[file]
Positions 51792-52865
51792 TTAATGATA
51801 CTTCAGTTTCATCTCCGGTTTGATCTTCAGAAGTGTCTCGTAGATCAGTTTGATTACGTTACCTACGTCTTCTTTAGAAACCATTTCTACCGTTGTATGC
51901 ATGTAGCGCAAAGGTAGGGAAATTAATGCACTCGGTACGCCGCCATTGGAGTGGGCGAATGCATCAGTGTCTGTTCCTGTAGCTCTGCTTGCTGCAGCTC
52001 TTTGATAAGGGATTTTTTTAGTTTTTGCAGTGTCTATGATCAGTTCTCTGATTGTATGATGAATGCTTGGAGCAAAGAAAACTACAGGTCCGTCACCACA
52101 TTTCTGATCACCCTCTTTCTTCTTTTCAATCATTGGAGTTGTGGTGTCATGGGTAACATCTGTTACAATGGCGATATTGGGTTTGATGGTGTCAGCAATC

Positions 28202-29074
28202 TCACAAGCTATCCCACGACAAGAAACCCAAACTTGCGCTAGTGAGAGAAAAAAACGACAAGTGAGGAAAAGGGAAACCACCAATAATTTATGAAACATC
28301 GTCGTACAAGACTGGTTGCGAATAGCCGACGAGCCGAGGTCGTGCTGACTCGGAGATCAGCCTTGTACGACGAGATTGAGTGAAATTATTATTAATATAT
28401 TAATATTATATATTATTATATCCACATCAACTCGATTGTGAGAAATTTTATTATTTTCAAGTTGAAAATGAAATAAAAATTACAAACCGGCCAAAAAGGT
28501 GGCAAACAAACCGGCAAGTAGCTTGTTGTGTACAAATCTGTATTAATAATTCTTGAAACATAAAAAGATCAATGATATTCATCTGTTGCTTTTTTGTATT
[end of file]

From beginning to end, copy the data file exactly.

Positions 51792-52865
51792 TTAATGATA
51801 CTTCAGTTTCATCTCCGGTTTGATCTTCAGAAGTGTCTCGTAGATCAGTTTGATTACGTTACCTACGTCTTCTTTAGAAACCATTTCTACCGTTGTATGC
51901 ATGTAGCGCAAAGGTAGGGAAATTAATGCACTCGGTACGCCGCCATTGGAGTGGGCGAATGCATCAGTGTCTGTTCCTGTAGCTCTGCTTGCTGCAGCTC
52001 TTTGATAAGGGATTTTTTTAGTTTTTGCAGTGTCTATGATCAGTTCTCTGATTGTATGATGAATGCTTGGAGCAAAGAAAACTACAGGTCCGTCACCACA
52101 TTTCTGATCACCCTCTTTCTTCTTTTCAATCATTGGAGTTGTGGTGTCATGGGTAACATCTGTTACAATGGCGATATTGGGTTTGATGGTGTCAGCAATC

Positions 28202-29074
28202 TCACAAGCTATCCCACGACAAGAAACCCAAACTTGCGCTAGTGAGAGAAAAAAACGACAAGTGAGGAAAAGGGAAACCACCAATAATTTATGAAACATC
28301 GTCGTACAAGACTGGTTGCGAATAGCCGACGAGCCGAGGTCGTGCTGACTCGGAGATCAGCCTTGTACGACGAGATTGAGTGAAATTATTATTAATATAT
28401 TAATATTATATATTATTATATCCACATCAACTCGATTGTGAGAAATTTTATTATTTTCAAGTTGAAAATGAAATAAAAATTACAAACCGGCCAAAAAGGT
28501 GGCAAACAAACCGGCAAGTAGCTTGTTGTGTACAAATCTGTATTAATAATTCTTGAAACATAAAAAGATCAATGATATTCATCTGTTGCTTTTTTGTATT